This exploitative relationship eventually broke out in open class struggle between the HBC and its workers. In particular, in 1799 a strike took place at Cumberland House in Saskatchewan where Métis, Indigenous, Scottish and French workers collectively demanded better pay. The HBC refused their demands and fired all the strikers. This resulted in the workers leaving the HBC for its rival Northwest Company. The first serious labour disputes were bound up with the HBC, and even culminated in a small rebellion in 1816.

The HBC was given the charter for fishing and hunting rights throughout Rupert’s Land by Charles II in 1670, but needless to say these rights were never Charles’ to give. The foundation of Canada coincided with the historic theft of indigenous land which the HBC sold to the Government of Canada for 300,000 pounds, of which indigenous people never saw a penny. This happened without the slightest pretext to include the wishes of the people living within this territory. This was the context of the Red River Rebellion in 1869.

Today, the HBC is remembered in Indigenous communities as the bringer of disease, alcohol, violence, debt and the disintegration of the traditional society that existed before the introduction of capitalism. In a separate report to the Department of the Interior in 1927, Banting stated that: 

“…infant mortality was high because of the undernourishment of the mother before birth… [that] white man’s food leads to decay of native teeth… Tuberculosis has commenced. Saw several cases at Godhavn, Etah, Port Burwell, Arctic Bay… An epidemic resembling influenza killed a considerable proportion of [the] population at Port Burwell… [and that] the gravest danger faces the Eskimo in his transfer from a race-long hunter to a dependent trapper. White flour, sea-biscuits, tea and tobacco do not provide sufficient fuel to warm and nourish him…”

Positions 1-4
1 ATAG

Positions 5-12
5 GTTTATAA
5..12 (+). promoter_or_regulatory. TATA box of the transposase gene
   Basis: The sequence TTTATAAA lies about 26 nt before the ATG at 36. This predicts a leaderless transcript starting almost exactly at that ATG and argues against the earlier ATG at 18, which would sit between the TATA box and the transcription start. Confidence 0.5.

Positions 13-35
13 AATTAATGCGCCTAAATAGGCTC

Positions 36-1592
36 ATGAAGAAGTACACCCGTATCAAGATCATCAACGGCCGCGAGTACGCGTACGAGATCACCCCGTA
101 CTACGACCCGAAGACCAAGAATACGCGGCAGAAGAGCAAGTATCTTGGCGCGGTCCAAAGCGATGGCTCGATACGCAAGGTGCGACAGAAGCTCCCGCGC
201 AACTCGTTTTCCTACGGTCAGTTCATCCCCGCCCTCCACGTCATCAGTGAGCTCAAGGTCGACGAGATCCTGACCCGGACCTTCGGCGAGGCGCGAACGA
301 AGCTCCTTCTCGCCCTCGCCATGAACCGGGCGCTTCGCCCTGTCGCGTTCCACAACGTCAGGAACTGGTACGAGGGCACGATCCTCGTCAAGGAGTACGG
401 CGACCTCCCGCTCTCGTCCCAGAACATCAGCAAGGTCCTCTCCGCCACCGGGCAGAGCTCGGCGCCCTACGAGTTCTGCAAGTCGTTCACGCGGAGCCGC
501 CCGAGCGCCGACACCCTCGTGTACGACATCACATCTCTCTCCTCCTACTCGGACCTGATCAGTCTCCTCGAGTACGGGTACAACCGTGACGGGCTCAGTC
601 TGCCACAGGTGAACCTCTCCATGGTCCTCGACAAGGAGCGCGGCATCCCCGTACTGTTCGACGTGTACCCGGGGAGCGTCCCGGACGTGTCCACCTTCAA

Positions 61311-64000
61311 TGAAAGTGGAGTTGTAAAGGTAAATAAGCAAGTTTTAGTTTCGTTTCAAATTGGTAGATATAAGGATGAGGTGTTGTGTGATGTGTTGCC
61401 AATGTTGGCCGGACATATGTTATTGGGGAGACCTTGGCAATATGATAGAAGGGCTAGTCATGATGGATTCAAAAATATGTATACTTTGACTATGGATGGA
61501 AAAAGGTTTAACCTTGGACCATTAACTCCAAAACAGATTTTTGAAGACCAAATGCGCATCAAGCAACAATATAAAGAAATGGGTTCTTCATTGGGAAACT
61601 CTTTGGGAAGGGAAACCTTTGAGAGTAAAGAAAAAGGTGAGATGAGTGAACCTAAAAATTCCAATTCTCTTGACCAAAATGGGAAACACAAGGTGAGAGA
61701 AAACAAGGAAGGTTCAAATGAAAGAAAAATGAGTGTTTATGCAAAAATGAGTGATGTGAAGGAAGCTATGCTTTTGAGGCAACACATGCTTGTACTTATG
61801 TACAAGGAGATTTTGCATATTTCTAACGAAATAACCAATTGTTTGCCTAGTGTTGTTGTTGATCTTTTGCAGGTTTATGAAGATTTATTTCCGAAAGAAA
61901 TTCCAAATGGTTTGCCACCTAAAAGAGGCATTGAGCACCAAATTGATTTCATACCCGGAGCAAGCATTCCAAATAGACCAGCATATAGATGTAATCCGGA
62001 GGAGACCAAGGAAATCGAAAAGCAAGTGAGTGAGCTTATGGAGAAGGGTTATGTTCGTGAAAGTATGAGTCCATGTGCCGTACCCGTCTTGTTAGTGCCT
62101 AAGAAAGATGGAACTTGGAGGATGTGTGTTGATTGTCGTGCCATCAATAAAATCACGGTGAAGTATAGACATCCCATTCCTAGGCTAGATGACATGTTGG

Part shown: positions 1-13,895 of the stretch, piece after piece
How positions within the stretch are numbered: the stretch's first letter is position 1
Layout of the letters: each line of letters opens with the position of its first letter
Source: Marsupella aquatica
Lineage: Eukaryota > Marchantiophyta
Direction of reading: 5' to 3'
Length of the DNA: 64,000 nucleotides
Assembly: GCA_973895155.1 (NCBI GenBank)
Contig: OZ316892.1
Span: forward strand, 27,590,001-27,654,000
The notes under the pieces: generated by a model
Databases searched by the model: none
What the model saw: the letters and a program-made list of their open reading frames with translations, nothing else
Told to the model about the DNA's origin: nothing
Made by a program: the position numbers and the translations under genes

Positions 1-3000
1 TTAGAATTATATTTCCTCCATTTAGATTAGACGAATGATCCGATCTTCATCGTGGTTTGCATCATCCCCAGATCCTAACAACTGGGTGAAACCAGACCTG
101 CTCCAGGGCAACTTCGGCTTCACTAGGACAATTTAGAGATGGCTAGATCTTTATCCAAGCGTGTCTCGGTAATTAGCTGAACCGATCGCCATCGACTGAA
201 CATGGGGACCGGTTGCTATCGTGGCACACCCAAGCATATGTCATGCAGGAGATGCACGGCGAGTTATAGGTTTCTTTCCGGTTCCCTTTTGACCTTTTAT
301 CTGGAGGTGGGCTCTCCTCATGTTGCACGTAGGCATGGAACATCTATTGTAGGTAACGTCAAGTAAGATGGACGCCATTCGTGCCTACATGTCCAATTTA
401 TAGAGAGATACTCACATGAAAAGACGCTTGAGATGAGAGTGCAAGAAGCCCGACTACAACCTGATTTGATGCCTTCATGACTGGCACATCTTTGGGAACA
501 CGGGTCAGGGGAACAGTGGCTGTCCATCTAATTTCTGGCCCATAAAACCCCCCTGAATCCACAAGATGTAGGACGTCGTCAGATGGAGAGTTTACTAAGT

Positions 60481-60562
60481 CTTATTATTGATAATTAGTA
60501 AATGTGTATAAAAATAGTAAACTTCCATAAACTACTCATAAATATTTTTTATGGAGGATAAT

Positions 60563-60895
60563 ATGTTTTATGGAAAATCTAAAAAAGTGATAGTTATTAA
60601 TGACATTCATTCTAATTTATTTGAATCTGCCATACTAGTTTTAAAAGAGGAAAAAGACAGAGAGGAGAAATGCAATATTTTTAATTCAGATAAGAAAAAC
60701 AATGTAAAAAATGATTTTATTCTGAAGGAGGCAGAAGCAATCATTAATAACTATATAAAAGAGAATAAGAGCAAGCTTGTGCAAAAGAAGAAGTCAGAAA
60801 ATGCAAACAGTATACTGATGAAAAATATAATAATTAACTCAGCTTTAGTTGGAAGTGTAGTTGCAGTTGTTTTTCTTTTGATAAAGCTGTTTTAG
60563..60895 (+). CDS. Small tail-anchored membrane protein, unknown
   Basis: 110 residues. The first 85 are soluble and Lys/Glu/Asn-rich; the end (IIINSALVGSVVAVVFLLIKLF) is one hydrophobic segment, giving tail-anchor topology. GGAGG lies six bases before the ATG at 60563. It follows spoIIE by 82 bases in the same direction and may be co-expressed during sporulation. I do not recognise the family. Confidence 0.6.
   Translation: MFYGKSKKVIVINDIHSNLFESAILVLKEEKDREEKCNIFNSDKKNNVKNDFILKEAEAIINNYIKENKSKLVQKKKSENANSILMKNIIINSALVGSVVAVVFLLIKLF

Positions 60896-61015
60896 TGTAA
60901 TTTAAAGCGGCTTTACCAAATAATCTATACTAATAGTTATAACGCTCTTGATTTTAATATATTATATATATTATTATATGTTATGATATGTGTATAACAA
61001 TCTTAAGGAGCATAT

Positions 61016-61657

To keep profits coming, the liquidation of Indigenous ways of life and the transformation of Indigenous trappers into exploited workers was paramount. Among other things, alcohol, firearms, and textiles were used to tie entire communities to the fur trade through alcohol addiction, conflicts between communities (where the only guns came from the HBC) and reliance on “cheap whiteman’s goods”. The Bay was the acid that melted all age-old traditions and replaced them with the soulless embrace of European capitalism.

From the 1870s onward the HBC became obsessed with land speculation and oil production in the early 20th century. This proved lucrative, and the HBC would become the sixth largest oil producer in the world by 1967! However, a turn towards commercial department stores has seen a slow decline in relative profits compared to the riches made in the previous centuries. 

“All this is old history!” one might say. But this is not true at all. The HBC proved to be a strike-breaker once again as recently as 2002 when over 800 workers went on strike in Ontario after the HBC wanted to introduce “an enhanced pay for performance program” after profits plummeted by 65 per cent. The bosses shipped in temporary workers to the striking stores and encouraged workers to cross the picket line. This is the legacy of the HBC just as much as the 1799 strike, the spread of tuberculosis, or the seizure of Indigenous land that is still exploited by Canadian capitalists – this brutal, racist, and exploitative legacy of the HBC still haunts the Canadian working class and Indigenous communities to this very day.

The end of HBC… the end of capitalism